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Nov 10, 2014

Unintentional lessons in food preservation

Mr. Newbie and I are very fond of hiking and camping in the late spring and autumn months and toward this end we decided several years ago to put up some dehydrated foods that we could take along with us on the trails.  We were able to enjoy the fruits of our labor (punn intended) and felt a great sense of satisfaction in having learned a skill that would put us in good stead in our future endeavors. 

While recently clearing out some items we had in storage, we found that several packages of these dehydrated fruits had unintentionally been stored away.  What a great opportunity to have a little homesteading test of our food preservation.  We had followed the general rule of thumb when dehydrating fruits.  They were dried until they had a pliable, leathery texture.  We packaged them in freezer bags with oxygen absorbing packets. 

First we unpacked the dehydrated mangos

Condition of packaging: like new.
Texture: leathery
Smell: faintly arromatic
Taste: rather bland with a slight after-taste of mango


Next came the apples

Condition of packaging: like new.
Texture: leathery
Smell: non-existent
Taste: very bland with no aftertaste.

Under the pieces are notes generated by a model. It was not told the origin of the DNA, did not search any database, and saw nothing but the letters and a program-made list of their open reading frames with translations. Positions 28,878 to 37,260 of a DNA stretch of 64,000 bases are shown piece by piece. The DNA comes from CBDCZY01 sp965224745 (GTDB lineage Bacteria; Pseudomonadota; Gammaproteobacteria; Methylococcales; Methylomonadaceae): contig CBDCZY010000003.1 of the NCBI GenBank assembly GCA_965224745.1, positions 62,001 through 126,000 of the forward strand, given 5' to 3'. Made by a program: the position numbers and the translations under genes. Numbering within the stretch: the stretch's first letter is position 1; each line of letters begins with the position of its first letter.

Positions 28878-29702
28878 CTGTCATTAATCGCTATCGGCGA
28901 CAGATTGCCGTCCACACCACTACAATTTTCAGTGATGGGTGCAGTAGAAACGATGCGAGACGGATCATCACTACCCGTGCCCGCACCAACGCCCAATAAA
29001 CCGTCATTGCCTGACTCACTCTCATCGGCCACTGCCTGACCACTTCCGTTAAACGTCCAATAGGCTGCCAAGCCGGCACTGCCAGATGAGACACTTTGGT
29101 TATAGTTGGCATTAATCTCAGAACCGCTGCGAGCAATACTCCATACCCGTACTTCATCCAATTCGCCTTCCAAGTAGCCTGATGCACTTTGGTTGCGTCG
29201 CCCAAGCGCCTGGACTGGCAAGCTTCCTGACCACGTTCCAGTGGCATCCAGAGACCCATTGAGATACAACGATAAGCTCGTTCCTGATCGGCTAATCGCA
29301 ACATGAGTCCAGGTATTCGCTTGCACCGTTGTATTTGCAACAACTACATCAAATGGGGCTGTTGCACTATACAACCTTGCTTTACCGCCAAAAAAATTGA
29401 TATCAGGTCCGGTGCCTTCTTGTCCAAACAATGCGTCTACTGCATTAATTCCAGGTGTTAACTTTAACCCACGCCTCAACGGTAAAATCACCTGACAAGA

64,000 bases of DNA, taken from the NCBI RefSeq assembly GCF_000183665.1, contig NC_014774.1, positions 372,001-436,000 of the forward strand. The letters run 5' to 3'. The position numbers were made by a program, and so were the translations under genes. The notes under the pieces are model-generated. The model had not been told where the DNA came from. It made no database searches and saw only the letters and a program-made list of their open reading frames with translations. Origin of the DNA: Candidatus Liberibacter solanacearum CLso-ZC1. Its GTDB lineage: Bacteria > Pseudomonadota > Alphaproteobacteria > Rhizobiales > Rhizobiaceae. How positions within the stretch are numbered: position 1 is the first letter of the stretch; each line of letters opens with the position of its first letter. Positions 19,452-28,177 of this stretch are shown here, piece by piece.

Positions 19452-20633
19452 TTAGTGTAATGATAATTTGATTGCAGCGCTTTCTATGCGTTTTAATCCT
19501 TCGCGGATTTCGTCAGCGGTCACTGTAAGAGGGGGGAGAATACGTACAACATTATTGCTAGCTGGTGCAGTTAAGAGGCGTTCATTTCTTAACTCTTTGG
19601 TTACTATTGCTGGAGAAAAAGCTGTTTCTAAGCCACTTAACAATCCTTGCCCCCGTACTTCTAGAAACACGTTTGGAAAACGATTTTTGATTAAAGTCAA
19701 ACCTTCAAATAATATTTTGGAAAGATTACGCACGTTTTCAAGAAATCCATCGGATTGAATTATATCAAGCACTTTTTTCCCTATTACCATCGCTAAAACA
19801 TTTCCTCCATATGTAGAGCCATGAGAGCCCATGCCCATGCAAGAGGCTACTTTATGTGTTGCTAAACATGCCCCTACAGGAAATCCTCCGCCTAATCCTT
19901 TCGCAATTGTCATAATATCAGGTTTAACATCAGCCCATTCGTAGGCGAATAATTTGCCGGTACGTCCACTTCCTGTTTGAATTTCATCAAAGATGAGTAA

This was easily our most successful carry-over along with our tea-mix that consisted of apple bits, apple and orange peels.


Condition of packaging: like new.
Texture: leathery with very dry orange peels
Smell: slightly fragrant smelling of orange
Taste: very faint orange flavor.






Next followed the three least successful:

Pineapples which tasted mildly unpleasant and were followed by
Strawberry which along with the below pictured banana slices were inedible, somewhere between burnt coffee and the actual flavor of the fruit.
The positives:  we learned that the oxygen absorbing packets work very well creating an almost vacuum-sealed packet.

The negatives:  Taste...  While I believe the quality of the fruits remained and they were not spoiled in any way, the flavor of the fruits did not hold up over the span of time they were in storage. 



Lesson learned:  Properly dating the food storage bags is very important.  While our home-dehydrated fruits were very tasty when first dehydrated along with those we kept with us and consumed within the first 6 months to a year, those that had ended up in storage for more than a year were a bit more disappointing.  Overall, this worked wonderfully for short-term storage and is yet another great way of preserving the fruit and vegetable harvest from year to year.

Have you had similar experiences?  If so, I'd love to hear about them.


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2 comments:

  1. Interesting and good to know! We do mostly veggies so far in soups and such so the quality hasn't been checked (like you would on eating it by itself for fruit). Thanks for sharing your tips on the Art of Home-Making Mondays!

    Please join in again this week :)

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